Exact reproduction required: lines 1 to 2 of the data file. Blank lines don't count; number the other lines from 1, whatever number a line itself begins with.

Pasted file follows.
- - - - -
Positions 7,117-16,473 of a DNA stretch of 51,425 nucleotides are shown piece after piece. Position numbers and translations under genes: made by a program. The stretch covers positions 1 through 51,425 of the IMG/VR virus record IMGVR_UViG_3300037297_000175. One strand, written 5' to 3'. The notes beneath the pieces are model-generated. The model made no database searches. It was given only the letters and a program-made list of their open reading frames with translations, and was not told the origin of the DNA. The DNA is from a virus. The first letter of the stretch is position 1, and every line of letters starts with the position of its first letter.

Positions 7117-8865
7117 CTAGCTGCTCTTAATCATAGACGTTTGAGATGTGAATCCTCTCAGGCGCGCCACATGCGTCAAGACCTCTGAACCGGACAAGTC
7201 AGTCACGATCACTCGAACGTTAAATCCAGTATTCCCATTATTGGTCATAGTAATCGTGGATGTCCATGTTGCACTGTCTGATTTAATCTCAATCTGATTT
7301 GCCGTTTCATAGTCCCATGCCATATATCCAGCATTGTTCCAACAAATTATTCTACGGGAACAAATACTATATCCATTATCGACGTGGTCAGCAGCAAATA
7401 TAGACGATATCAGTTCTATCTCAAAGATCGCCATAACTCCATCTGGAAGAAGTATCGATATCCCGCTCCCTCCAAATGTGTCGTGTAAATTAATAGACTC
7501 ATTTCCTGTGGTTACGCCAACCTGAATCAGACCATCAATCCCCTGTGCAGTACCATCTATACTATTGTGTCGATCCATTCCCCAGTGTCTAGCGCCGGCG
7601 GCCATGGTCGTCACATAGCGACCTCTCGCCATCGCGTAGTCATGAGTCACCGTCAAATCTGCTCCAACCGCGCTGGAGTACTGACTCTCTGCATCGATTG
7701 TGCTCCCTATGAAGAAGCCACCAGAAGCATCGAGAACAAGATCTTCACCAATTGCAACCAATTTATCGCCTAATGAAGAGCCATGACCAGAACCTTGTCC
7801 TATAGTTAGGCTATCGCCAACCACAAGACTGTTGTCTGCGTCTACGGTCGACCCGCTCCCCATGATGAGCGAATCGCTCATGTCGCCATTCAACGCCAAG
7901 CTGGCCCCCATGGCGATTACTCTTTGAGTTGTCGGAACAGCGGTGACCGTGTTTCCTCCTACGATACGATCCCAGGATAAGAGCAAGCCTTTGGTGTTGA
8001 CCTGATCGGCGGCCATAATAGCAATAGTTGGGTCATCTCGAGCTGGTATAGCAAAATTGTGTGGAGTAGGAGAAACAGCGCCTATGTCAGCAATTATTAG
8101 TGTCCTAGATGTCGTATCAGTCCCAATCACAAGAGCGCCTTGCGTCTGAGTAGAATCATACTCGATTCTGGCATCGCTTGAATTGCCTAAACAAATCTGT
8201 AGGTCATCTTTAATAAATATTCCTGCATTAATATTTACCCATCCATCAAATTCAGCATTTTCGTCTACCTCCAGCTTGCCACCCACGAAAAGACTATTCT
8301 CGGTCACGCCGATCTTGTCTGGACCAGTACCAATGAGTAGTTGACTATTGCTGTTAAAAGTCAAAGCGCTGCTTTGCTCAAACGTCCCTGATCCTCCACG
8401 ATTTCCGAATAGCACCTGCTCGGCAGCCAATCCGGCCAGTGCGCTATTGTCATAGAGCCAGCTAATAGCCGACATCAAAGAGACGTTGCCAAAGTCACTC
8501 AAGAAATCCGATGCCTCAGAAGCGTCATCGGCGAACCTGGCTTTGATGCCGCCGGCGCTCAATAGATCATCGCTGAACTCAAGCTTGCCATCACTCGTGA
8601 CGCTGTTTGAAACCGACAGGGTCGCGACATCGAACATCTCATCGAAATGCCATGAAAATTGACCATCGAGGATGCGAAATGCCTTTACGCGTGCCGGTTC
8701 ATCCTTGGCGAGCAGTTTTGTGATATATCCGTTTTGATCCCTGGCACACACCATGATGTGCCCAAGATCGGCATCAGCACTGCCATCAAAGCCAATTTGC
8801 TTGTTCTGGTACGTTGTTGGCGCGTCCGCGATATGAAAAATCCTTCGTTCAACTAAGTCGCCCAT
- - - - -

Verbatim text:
Positions 7,117-16,473 of a DNA stretch of 51,425 nucleotides are shown piece after piece. Position numbers and translations under genes: made by a program. The stretch covers positions 1 through 51,425 of the IMG/VR virus record IMGVR_UViG_3300037297_000175. One strand, written 5' to 3'. The notes beneath the pieces are model-generated. The model made no database searches. It was given only the letters and a program-made list of their open reading frames with translations, and was not told the origin of the DNA. The DNA is from a virus. The first letter of the stretch is position 1, and every line of letters starts with the position of its first letter.

Positions 7117-8865